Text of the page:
In addition, with the expansion of Capote’s assertion of a sexual traditional dichotomy throughout the book, the literary theory of gender criticism is further demonstrated.  This clear distinction between the two sexes are defined not only by Dick and Perry but also by the Clutter family itself.  Mr. Clutter is described to be the perfect Renaissance man, “…educated…successful in his profession, an eminent Republican and church leader…” (100), signifying that he is both goal-oriented and practical, traits that are commonly thought of with traditional masculinity.  On the other hand, Perry’s inclination to artistic interests as well as his woman-like dependence on Dick act as a contrast as Perry is the only character in In Cold Blood to lack various characteristics of traditional masculinity, further demonstrated by the fact that he cried in his jail cell while the other men in the novel such as Alvin Dewey and even Dick dealt with their various grievances more quietly and inwardly.  However, Capote also makes note of feminism throughout his piece, elaborating the strength of many of the women that were, in some way, involved with the investigation of the Clutter murders in Kansas.  This included the mother of Nancy Clutter’s best friend, Mrs. Kidwell, who Capote described to “…live alone with her [daughter]…[teaching] music at the Holcomb School.” (1.52), making note of the fact that she did not need a man in her life to be able to continue living happily and to successfully raise her daughter.  On top of that, Nancy Clutter, herself, is depicted to be traditionally girly, having always “…behaved like [a lady]; curtsying in her hoop-skirted costume…” (8), but is also shown to be entirely capable of handling a multitude of activities just like her father, demonstrating her trait that is usually considered masculine – goal-oriented practicality.  Furthermore, This argument is further demonstrated by Capote through Perry in that he sees this characteristic as what truly makes a man a true man.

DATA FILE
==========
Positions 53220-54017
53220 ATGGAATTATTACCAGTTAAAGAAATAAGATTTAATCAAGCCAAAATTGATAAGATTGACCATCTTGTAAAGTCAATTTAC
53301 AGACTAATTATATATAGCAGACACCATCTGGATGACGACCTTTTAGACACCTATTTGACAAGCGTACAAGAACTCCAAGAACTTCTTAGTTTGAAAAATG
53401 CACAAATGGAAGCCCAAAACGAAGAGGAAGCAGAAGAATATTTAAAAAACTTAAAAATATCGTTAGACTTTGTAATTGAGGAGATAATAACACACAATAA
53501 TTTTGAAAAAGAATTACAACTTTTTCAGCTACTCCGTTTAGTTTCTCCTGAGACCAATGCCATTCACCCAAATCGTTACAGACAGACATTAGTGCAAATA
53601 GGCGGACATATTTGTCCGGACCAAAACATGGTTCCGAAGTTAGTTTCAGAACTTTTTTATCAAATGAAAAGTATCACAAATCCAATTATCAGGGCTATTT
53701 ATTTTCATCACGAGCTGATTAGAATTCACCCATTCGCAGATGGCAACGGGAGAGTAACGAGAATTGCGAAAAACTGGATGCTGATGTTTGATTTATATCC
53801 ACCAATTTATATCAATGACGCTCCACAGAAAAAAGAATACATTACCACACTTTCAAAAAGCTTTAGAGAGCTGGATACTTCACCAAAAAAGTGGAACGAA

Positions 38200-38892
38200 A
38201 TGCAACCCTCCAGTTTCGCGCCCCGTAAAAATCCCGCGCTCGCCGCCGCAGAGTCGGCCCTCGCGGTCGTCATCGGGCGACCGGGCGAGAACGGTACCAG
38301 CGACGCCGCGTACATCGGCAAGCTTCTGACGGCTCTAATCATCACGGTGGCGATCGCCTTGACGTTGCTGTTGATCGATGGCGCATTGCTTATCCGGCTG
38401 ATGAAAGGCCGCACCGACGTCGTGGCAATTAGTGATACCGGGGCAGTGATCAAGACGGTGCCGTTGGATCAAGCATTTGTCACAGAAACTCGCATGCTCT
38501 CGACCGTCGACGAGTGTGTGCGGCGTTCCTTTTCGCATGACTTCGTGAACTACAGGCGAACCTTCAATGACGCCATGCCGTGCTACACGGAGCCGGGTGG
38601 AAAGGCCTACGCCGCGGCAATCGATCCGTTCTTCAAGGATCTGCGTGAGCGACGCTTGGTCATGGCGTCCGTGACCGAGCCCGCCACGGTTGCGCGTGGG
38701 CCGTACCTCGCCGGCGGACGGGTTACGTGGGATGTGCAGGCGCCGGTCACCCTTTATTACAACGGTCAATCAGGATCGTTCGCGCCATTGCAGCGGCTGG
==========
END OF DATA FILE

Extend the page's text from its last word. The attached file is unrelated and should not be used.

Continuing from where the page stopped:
Through the constant stress on the subtle socially abnormal intimacy between Dick and Perry, the emphasis Capote places on Perry’s feminine-like dependence on and attention to Dick, and the development of the clear implication of a traditional dichotomy between the sexes, Capote, in In Cold Blood, establishes an argument in which the lives of Hickock and Smith and their involvement in the Clutter murders demonstrate gender criticism.

So what’s your opinion on the argument of Capote’s In Cold Blood? Do you agree that the argument established is about the negative effects of gender criticism?

What do you think?